Greece had been, since April 21, 1967, under the dictatorial rule of the military, a regime which abolished civil rights, dissolved political parties and exiled, imprisoned and tortured politicians and citizens based on their political beliefs.
1973 found the junta leader Papadopoulos having undertaken a "liberalisation" process of the regime, which included the release of political prisoners and the partial lifting of censorship, as well as promises of a new constitution and new elections for a return to civilian rule. Opposition elements including Socialists were thus given the opportunity to undertake political action against the junta.
The junta, trying to control every aspect of politics, had interfered with student syndicalism since 1967, by banning student elections in universities, forcibly drafting students and imposing non-elected student union leaders in the national student's union, EFEE. These actions eventually created anti-junta sentiments among students, such as geology student Kostas Georgakis who committed suicide in 1970 in Genoa, Italy as an act of protest against the junta. With that exception, the first massive public action against the junta came from students on February 21, 1973.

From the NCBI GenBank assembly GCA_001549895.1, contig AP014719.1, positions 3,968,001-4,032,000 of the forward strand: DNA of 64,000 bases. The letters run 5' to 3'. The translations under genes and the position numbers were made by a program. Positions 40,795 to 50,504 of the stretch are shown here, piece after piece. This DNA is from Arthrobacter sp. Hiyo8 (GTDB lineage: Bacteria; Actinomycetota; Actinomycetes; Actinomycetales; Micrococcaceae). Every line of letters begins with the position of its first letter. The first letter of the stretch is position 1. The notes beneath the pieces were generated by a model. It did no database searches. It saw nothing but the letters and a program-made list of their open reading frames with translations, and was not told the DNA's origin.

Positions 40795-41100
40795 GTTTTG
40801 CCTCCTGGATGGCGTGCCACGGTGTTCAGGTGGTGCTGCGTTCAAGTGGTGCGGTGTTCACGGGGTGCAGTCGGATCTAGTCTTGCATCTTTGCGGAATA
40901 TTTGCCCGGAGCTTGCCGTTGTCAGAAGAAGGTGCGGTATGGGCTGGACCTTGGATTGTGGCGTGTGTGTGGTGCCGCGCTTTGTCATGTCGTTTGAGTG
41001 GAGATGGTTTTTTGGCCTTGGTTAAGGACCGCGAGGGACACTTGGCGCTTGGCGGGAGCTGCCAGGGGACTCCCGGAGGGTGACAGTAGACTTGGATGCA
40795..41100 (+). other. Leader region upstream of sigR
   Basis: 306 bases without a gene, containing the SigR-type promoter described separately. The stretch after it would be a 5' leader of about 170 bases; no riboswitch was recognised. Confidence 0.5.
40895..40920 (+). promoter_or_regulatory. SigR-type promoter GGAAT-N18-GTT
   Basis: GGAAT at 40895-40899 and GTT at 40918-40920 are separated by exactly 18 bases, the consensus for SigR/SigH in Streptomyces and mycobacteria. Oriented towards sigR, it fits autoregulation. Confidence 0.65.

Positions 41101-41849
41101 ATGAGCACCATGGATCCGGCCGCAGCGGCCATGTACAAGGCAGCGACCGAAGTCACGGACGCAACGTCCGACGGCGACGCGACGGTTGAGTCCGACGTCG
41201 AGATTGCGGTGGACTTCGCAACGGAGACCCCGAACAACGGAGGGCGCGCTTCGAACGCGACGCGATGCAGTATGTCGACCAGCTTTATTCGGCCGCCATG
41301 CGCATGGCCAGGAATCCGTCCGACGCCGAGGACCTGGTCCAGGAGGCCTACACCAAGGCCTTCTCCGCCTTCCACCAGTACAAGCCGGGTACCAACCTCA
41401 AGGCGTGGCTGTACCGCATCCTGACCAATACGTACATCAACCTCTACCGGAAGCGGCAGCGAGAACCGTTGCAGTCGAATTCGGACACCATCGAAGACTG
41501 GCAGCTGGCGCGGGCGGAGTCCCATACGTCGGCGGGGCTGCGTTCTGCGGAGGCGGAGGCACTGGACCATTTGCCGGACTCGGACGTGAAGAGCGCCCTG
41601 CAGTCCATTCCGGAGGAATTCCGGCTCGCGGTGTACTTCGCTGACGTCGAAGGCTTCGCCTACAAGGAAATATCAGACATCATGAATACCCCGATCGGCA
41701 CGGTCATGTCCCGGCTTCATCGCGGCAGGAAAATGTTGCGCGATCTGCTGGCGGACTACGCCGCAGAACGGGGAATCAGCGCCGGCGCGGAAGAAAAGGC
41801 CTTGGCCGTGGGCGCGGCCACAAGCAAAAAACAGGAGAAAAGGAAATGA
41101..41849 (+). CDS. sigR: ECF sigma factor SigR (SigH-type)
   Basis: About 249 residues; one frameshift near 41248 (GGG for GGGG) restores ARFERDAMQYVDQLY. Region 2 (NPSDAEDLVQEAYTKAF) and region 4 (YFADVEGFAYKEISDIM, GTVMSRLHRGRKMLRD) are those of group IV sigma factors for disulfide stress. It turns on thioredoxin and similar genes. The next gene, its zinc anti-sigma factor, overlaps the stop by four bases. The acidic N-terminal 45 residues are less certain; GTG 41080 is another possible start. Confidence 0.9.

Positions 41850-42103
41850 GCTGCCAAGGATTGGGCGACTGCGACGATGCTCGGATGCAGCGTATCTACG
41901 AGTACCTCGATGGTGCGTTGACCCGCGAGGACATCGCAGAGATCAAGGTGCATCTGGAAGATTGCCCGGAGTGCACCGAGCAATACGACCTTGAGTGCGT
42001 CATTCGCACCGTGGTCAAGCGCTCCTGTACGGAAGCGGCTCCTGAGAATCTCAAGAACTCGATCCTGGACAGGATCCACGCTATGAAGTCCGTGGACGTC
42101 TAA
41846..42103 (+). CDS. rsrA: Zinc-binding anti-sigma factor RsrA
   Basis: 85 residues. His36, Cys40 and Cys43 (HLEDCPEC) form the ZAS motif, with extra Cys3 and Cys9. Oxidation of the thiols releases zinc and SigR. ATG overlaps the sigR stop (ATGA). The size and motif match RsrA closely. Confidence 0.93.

On February 21, 1973, law students went on strike and barricaded themselves inside the buildings of the Law School of the University of Athens in the centre of Athens, demanding repeal of the law that imposed forcible drafting of "subversive youths", as 88 of their peers had been forcibly drafted. The police were ordered to intervene and many students were reportedly subjected to police brutality. The events at the Law School are often cited as the prelude to the Polytechnic uprising.
The student uprising was also heavily influenced by the youth movements of the 1960s, notably the events of May 1968 in France.
Read more about this topic: Athens Polytechnic Uprising
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